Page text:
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Airlines are more likely to invest in cargo, and particularly technology, now that freight revenue has become crucial to their business, says IATA’s new DG, Willie Walsh.
Setting out his priorities for the sector, Mr Walsh said digitisation was key to the industry, and that cargo had “lagged” behind the passenger business.
But now cargo is recognised as a key revenue stream, airlines are more likely to invest.
“I’m convinced money will be made available,” he said. “You have to prepare businesses for the future and there is an awareness of the contribution cargo makes.
“I’m convinced there are sufficient funds available to make investments. The benefit is very significant and will help improve safety, revenue generation … and the data makes you more efficient.”
Cargo’s contribution to revenue has soared, from 10% to 15% of turnover pre-crisis, to 30% to 35% now.
“Cargo is now one-third of airline business,” said IATA chief economist Brian Pearce. “It used to be significant, but not the most important part of the business.”
He said as passengers gradually returned to the market, cargo’s contribution would diminish, but he added: “It will still play a crucial role this year.”
On the transatlantic, which remains more passenger-driven than some routes, business and first class accounts for about 30% of revenue, as does economy, while cargo makes up the remaining 41%, according to an IATA model based on a 777-300.
Passengers account for 46% of revenues on Europe-Middle East, while Middle East-Asia has the lowest passenger income, at just 33%.
Mr Walsh said the changes in the market also meant airlines had had to review their strategies.
“Network planning teams have had to look at the business in a completely different way,” he said. “In passenger airlines, cargo is seen as ancillary, even though the impact on a network might be the difference between a route being profitable or loss-making.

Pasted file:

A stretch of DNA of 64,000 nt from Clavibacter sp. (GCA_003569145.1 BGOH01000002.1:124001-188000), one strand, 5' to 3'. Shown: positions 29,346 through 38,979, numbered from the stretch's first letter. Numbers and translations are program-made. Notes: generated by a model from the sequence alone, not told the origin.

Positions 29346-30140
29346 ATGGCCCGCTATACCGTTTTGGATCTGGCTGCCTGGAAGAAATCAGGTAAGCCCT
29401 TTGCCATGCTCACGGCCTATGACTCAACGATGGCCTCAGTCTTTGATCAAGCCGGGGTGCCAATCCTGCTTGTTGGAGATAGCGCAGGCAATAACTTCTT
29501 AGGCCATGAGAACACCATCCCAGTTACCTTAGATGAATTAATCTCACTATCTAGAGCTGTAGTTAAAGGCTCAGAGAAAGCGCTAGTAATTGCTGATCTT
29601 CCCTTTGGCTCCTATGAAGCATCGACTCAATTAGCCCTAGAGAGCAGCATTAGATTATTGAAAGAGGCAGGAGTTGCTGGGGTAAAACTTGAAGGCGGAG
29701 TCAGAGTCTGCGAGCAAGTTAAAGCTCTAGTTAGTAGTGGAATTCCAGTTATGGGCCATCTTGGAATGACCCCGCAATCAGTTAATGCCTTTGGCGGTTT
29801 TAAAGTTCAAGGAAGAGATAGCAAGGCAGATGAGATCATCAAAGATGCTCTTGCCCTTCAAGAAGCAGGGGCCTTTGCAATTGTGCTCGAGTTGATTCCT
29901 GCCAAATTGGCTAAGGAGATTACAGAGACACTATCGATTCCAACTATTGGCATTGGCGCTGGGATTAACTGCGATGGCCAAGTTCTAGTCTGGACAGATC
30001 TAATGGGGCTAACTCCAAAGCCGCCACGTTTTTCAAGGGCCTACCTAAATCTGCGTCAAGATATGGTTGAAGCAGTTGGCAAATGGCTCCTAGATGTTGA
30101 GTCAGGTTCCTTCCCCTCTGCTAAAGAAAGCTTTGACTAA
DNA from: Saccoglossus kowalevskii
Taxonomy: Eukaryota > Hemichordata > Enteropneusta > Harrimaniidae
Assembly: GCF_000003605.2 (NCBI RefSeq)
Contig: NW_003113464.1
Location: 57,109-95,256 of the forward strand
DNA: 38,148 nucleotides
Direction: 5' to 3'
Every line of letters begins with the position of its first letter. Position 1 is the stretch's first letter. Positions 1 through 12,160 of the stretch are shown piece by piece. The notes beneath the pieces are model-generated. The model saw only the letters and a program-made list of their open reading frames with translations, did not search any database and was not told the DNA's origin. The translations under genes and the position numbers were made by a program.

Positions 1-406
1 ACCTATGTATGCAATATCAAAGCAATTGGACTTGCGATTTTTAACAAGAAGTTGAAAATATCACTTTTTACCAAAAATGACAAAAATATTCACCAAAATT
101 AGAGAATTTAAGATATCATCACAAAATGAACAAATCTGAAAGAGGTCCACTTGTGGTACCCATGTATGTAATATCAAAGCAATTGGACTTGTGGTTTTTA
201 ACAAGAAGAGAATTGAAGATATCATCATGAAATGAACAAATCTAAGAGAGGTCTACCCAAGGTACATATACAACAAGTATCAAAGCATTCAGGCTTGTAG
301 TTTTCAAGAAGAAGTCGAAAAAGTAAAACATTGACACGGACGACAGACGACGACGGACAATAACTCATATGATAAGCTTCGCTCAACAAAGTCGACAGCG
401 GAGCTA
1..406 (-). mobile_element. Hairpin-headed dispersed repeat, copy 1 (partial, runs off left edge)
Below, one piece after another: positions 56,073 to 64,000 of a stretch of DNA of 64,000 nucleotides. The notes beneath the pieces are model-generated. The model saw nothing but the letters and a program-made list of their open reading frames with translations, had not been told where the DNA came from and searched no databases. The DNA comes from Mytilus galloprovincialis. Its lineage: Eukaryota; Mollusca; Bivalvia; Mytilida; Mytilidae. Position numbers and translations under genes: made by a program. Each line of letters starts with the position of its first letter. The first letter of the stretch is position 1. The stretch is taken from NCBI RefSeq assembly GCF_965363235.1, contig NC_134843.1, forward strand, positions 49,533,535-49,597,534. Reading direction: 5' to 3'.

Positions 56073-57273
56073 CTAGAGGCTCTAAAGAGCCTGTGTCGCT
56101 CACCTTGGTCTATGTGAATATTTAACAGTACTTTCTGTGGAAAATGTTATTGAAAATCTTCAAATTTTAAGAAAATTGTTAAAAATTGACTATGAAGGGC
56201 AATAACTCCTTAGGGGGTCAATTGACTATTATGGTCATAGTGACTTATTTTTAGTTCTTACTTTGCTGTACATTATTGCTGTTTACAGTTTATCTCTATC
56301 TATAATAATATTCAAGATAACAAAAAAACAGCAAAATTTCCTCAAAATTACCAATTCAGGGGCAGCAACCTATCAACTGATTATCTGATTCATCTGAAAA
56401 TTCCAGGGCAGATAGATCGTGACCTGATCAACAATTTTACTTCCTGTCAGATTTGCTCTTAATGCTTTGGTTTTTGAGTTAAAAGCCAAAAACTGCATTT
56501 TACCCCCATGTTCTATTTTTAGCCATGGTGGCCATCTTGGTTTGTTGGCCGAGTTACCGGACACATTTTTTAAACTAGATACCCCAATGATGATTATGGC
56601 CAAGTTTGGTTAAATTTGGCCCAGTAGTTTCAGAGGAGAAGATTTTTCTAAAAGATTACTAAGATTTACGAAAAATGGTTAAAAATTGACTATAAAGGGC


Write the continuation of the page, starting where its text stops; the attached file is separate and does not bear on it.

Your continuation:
“Cargo contribution is a critical factor in the launch of routes. People will better appreciate cargo’s significant financial impact on the business.”
Revenues and yields remain high, because demand is high and capacity is scarce – despite there being 20% more freighter capacity than pre-crisis.
“But overall there is still a shortage of capacity,” explained Mr Pearce, “which is still down 14% on 2019.”
Passenger freighters had “played a really important role in providing capacity in some markets”, he said. “They’ve provided between 41% and 65%, sustaining connectivity on long-haul markets.”
Air freight volumes are now above pre-crisis levels by some 4-5%, and air cargo is expected to grow 13%, while global and cross-border trade is expected to grow 8% – meaning some modal shift as air cargo takes a greater market share.
But while volumes are up, flows are patchy. The strongest markets have been flows through Middle Eastern hubs, while the north Pacific is also “very strong”, said Mr Pearce, with the economies of both China and the US doing relatively well. Europe has fared less well, with repeated lockdowns weakening economies.
Mr Pearce pointed to data for the Americas, which show North American markets up 20% on pre-crisis levels – but also that, despite some strong flows between North and South America, Latin American carriers had fared badly.
“Governments in the region have not provided the support they have in other areas. Some Latin American airlines are in bankruptcy proceedings and are losing market share,” he said.
Mr Walsh summed up: “It’s been a great year for cargo, and a terrible year for airlines.” And he added that IATA’s three key priorities for cargo this year were sustainability, safety and digitisation.
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